Tuesday, April 29, 2014

Narration Cessation

To continue with my report on the Tejaniya-style retreat I attended at Spirit Rock earlier this month, when giving instructions the morning after we arrived, one teacher jauntily said something like, “You know how we normally choose an object, such as the breath, and focus on it? We’re not doing that on this retreat.” From that, I thought we were not supposed to attend to sense objects, but only to pure mind itself, which was perplexing: would I know it when I perceived it? Doing my best, I spent the day wholeheartedly trying to withdraw my attention from sense objects and notice the mind itself. Yes, that was a rather strange day, and I was glad to learn that was not what the teacher had intended to convey.

For one thing, we need sense objects in order to know the mind, by noticing the mind’s responses of liking or disliking. Besides noticing the attitude in the mind, we can notice whether our attention is restless or steady, tired or alert. We can have a general sense of knowing that we’re knowing something, but we can’t really study the mind itself for long in the absence of an object, such as a physical sensation or sound or sight. One teacher said that the moment when we awake from a reverie is a moment when we can know the mind without an object, but that this is fleeting. So, trying not to notice sense objects was not the prescription, but rather to use them as helpful, with the aim being to put equal or greater attention, or nearly all of our attention, on the mind’s response to objects and its manner of noticing them, or on the open sense of awareness underlying that.

But without a lot of noting! That was also challenging. I’ve gotten very used to noticing what I’m doing throughout the day, via or accompanied by quite a bit of narration: stepping, reaching, lifting …

But Sayadaw U Tejaniya says noting is not necessary, so I spent another day—fortunately, not the same one as the one where I was trying not to notice sense objects—attempting to eschew silent self-talk completely, and found that rather rudderless and disorienting.

Over the next days, I decided to eliminate two categories of self-talk and retain two others. I’ve been in the habit, when sitting in meditation, of making a note when I cease being lost in thought: “planning,” for instance. But by the time I apply this note, I’m no longer planning. It’s basically just a way of announcing to myself what I was doing a moment ago, and from the rather loud volume of these mental notes, it’s clear that they’re also a way of scolding the mind for doing what it does naturally. I know when I’m no longer lost in thought. I don’t need to announce it by noting “awake” or the like, and certainly don’t need to name what is no longer even happening, though it’s been worthwhile to do in the past in order to get an idea of where my mind habitually goes. I’m now very clear on that: It’s a whole lot of planning, including a whole lot of thinking of things to say in the future, verbally, or via email or blog post.

Another category of self-talk that doesn’t seem needed is to note what is going on in daily life: turning, bending, placing. This merely drains a bit of attention from the experience itself. I have also noticed, since returning from this retreat, that I’m in the habit of plastering over boring experiences, such as walking up or down stairs, or waiting for a glass to fill with water, with metta phrases. Aha!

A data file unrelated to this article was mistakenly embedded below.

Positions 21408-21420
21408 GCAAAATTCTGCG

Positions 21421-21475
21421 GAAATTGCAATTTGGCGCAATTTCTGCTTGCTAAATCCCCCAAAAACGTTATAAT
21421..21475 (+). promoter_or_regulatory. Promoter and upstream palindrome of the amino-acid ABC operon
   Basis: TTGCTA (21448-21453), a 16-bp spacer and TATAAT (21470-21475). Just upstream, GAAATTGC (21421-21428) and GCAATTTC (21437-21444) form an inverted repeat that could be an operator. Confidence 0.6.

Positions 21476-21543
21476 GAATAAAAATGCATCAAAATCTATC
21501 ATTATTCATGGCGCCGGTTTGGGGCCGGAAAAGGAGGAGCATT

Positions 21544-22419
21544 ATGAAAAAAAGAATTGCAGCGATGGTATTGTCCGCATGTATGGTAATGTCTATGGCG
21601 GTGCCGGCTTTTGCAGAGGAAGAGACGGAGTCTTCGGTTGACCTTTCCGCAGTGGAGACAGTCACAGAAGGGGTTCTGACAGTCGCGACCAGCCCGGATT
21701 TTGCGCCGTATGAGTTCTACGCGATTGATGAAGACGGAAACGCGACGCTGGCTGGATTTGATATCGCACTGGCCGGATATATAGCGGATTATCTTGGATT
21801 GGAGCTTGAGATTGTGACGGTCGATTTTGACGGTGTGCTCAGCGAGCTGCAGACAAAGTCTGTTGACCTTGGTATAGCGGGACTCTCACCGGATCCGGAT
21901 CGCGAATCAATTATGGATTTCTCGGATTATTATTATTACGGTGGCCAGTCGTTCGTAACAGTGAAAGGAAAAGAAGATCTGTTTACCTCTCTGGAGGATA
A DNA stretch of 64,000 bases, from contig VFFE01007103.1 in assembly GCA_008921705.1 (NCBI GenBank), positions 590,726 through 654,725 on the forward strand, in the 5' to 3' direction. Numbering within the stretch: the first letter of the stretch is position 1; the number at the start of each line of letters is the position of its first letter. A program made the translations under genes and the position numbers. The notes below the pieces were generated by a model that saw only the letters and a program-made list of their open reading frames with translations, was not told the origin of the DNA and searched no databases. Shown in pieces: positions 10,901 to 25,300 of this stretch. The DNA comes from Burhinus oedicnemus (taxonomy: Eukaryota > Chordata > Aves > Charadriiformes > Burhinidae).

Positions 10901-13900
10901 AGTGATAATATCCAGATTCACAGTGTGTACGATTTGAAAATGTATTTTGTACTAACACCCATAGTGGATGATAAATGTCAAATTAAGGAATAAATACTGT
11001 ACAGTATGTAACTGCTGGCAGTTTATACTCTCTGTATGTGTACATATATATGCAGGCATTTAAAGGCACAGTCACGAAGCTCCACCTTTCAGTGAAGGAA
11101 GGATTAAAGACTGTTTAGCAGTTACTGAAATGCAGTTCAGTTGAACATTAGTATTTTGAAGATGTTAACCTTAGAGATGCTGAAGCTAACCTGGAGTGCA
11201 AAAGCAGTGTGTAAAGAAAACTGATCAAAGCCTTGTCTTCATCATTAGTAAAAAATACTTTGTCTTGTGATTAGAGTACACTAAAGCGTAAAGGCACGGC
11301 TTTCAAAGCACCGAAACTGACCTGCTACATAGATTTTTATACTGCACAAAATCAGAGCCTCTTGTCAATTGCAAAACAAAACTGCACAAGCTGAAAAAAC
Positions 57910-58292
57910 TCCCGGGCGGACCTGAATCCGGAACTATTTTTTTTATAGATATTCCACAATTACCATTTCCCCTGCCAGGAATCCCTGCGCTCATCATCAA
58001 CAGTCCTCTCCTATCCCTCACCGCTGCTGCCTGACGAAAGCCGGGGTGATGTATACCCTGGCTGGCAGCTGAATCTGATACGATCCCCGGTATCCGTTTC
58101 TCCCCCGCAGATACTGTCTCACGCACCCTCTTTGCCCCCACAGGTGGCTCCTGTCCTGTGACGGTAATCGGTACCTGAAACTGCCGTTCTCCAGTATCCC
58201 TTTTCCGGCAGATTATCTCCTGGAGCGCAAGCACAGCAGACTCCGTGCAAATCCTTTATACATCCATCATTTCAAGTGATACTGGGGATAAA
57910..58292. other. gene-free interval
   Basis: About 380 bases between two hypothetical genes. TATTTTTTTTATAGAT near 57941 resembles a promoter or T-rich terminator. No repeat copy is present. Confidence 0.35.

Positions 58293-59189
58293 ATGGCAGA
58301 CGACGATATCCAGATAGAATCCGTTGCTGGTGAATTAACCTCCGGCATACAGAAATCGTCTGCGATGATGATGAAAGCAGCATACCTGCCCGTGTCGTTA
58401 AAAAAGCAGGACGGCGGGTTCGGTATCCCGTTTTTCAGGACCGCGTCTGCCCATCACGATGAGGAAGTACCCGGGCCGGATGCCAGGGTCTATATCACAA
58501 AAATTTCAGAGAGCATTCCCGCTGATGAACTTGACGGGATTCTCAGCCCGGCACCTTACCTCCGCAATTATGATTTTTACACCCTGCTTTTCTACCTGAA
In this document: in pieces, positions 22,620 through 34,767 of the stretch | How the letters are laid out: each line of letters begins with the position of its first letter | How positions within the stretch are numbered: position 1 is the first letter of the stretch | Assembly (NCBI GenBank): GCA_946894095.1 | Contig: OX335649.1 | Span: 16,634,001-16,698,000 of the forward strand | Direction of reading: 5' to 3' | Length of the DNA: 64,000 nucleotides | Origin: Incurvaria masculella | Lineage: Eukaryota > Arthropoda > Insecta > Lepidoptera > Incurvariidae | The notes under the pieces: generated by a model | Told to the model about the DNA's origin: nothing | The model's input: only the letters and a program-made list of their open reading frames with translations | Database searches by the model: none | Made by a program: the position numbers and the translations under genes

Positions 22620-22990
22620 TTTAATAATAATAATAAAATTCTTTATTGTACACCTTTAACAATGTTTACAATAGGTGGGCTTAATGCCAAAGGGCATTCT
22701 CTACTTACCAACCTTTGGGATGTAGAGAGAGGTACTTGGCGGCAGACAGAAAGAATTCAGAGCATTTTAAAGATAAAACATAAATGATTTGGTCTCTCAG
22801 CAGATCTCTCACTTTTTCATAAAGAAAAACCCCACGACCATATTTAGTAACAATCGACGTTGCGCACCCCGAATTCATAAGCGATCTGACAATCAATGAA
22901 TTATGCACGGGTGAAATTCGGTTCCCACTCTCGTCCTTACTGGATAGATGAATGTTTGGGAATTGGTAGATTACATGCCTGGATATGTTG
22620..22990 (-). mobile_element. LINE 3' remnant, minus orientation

A helpful form of self-talk, I think, is reminders now and then of what I’m intending to practice: relaxed continuous awareness. Also useful are questions that can stimulate wakefulness or understanding, such as, per a handout we were given at the retreat, do I want something? Do I want something to happen? Do I want something to stop happening? And, of course, in times of emotional distress, one will want to employ Ezra Bayda’s excellent questions: What thought am I believing? What do I feel entitled to?

(Ezra Bayda's books: highly recommended.)

It was mentioned by the teachers that this is a very simple practice, just being aware in a relaxed way, not trying to achieve a certain state or drill into a certain experience. They also said that when you get into noticing what the mind is up to, it can become quite fascinating. I don’t know if I’m quite there yet, but I did come to very much appreciate the simplicity and ease. One teacher said in a group interview that if you spent the day just noticing whether or not your mind and body were relaxed, you’d be doing this practice.

Since this style of practice was new to most of us, they lent us copies of one of Sayadaw U Tejaniya’s three books, which was helpful. To paraphrase, he writes something like, “Can you feel your hands holding this book? That is all the effort that is needed, but applied continuously.”

Another thing that was different on this retreat was no individual interviews, only groups. My group was the same seven people each time, and in the course of the retreat, we met once with each teacher. I really liked this approach, because it gave the sense of having a little meditation team within the larger sangha, and you got the benefit of hearing the experiences of others and what the teacher had to say in response, and it also seemed to cut way down on personal history review and the resulting upheaval. When you have a teacher to yourself for ten minutes or so, it’s very tempting to begin your answer to the question “How is it going?” with “Well, I have to start by saying that two years ago … ”

A final post on this retreat is forthcoming. Or maybe two!
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